Default Setting #4: No Mobile Bid Adjustments
Unless you have been living under a rock for the last 5 years, you know that mobile is the elephant in the room people can’t seem to stop talking about. More and more companies are being pushed into advertising across mobile devices, but this does not mean it’s the right move for everyone. One thing that’s often overlooked when building out a campaign on AdWords is that you’re automatically opted into serving ads on mobile devices.
The promise Google is making here rides a trend that has been pretty apparent across the industry: more and more people are spending more and more time on their mobile phones. With more people spending time on their mobile phones, advertisers should be taking advantage of the screen time.
Google really isn’t wrong here. According to KPCB, mobile usage has finally overtaken desktop usage when accounting for total screen time, however, advertisers have not yet caught up to the trend when looking at total mobile advertising spend.
This leaves a ton of opportunity on the table, and Google is pushing their advertisers to start dipping their toes in the water. The problem is not all advertisers are created equal. Some businesses simply convert worse on mobile devices compared to desktops, and those businesses should not waste their money trying to make mobile work.
If you’re an advertiser that does not have a mobile-optimized website or one that knows mobile traffic performs poorly overall, removing your ads from mobile traffic is pretty straightforward. We wrote a detailed post on how to do it here, but the basic idea is to set your mobile bid adjustment at negative 100%. This tells Google you’re not interested in mobile traffic.
Default Setting #5: People in, searching for, or who show interest in my targeted location
If your business is selling to tourists, skip this section completely. For the other 99.99% of advertisers, I’m going to let you know how to avoid accidentally spending the big bucks on clicks from halfway across the globe.
Google’s targeting options are what make it such a valuable platform for every business. Why would you spend money on a click from someone living in New Jersey, if you’re selling Banana Pudding at a local shop in Nebraska? Well, the promise is that with Location Settings, you won’t (or at least you shouldn’t be).
Google defaults your location targeting options to “People in, searching for, or who show interested in my targeted location.”
With this selected, if a homeowner in New Jersey searches for “roof repairs” and the day before they searched for Vacations in Nebraska, an ad for a roofer in Nebraska might show up. For obvious reasons, this is a problem for the roofer in Nebraska. You can learn more about what signals that a person is “interested” in your targeted location here.
This is one of the first settings our account managers check when optimizing a new account. They see a surprising amount of clicks coming from Afghanistan and India in accounts where this setting is left on. Typically these are irrelevant clicks and therefore wasted spend.
This is a simple fix. Simply go to your campaign settings, click “Additional Options” > “Location Options” > and choose “Target: People in your targeted locations.”
Default Setting #6: Display campaigns showing on Mobile Apps
This one’s interesting – a default setting that’s basically just a random fact that you need to know to prevent losing a bunch of money. How fun is that?
Your Display Ads will target your precise audience on every screen possible. Mobile, tablet, desktop, phablet – you name it!
Your ads run into the wild, showing on a number of websites that may have been falsely categorized. Even worse, your ads show on mobile apps on Google’s Display Network, wasting a bunch of money for you and your business.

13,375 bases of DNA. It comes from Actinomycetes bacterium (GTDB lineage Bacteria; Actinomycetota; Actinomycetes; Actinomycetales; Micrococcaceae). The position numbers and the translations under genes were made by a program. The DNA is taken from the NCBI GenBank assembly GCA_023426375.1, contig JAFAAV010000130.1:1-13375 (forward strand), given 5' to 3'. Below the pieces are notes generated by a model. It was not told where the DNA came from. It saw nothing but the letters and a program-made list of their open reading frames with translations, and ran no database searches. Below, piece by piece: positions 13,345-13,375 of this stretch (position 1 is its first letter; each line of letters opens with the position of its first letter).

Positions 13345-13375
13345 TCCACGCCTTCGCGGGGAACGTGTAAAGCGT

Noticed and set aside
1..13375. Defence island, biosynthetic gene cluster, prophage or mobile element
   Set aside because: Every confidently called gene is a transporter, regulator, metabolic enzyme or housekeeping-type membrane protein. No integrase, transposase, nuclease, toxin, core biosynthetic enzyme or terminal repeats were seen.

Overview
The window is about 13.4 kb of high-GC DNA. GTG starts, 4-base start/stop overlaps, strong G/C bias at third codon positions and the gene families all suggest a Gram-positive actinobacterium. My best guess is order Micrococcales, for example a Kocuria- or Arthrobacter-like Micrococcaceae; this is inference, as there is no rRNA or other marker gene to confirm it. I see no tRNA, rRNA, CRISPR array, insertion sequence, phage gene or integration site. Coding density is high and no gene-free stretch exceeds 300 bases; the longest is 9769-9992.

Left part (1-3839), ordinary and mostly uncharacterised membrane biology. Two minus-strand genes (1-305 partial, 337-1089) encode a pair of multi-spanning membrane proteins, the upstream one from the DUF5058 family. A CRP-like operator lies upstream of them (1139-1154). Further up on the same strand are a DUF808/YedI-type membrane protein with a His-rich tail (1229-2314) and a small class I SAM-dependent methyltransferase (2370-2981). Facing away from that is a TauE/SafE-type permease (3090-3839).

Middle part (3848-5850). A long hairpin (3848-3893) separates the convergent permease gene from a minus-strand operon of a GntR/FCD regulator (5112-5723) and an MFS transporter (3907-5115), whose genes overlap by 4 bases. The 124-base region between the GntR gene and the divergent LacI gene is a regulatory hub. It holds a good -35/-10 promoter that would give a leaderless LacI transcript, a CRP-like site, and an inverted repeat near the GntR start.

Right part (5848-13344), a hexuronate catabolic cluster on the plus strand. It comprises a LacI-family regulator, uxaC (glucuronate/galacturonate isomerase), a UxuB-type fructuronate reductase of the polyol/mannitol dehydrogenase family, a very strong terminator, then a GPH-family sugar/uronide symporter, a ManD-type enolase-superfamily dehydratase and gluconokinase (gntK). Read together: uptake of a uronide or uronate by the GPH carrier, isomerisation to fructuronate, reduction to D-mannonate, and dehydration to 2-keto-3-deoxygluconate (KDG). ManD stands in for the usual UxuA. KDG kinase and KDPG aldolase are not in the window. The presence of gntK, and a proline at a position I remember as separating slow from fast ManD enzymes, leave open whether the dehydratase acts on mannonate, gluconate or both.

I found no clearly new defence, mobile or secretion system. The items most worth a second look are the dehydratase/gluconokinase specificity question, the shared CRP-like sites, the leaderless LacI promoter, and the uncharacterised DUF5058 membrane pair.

We pay special attention to this because we’ve seen mobile app ads driving less qualified traffic, mostly due to accidental clicks. While Google continues to improve mobile ad experiences, they’ve still got a long ways to go.
Putting -100% bid adjustments on mobile devices and excluding “Gmob mobile app noninterstitial” in your content settings (whatever that means) doesn’t ensure your ads won’t show in mobile apps, although that’d be really nice!
Instead, you will need to exclude mobile apps for your display campaigns in your Placements settings. First, head to the AdWords dashboard and click into your display campaign.
- Select the Display Campaigns tab
- Then click into Placements
- Next click the EXCLUSIONS tab
- Click Add Placements (the blue circle with a + sign)
- Select the campaign you would like to exclude mobile app ads from (we recommend all of them!)
- Click Enter multiple placements +
- Enter [adsenseformobileapps.com] and click Add Placements
- Finallllly…click Save and repeat for your other campaigns or add the exclusion to your account as a whole.
Default Setting #7: Automated Targeting – Conservative Automation
As Google introduces more and more automated bidding options, the choices can get a little confusing. This ROI booster will help you maximize Google’s automated targeting options.
Google promises that by leaving Conservative or Aggressive automated targeting on, you’ll “Aim to get as many customers as possible around your current cost per customer.” Count me in, coach, because that sounds like a gold mine!
While this may work for advertisers who don’t want to spend much time in their accounts, there are two main reasons why you should choose no automated targeting.
Reason #1: You’ll get less insight into who is converting. When looking at your location reports, you’ll start to see anonymous.google, which isn’t very helpful.
Reason #2: You’ll have less control over your optimizations. What’s more troubling is the fact that Google will go ahead and target people beyond your designated remarketing lists. If you want to specifically target one of your remarketing lists, and only that group, make sure you turn off Conservative Automation.
Select “No automated targeting” when creating your campaign. At the moment, there’s no option to change this retroactively in the New AdWords Experience.
You’re all set!
There are lots of amazing things you can achieve with AdWords that can be transformational to your business. That being said, the most important thing you can do as an advertiser is trim the fat on whatever is causing you to spend money without delivering an immense amount of value.
Now, I’m curious…Which default settings tripped you up the most?
Let us know in the comments below! If you have any questions about default settings when setting up new campaigns, don’t hesitate to reach out to us @adhawk – we see every tweet!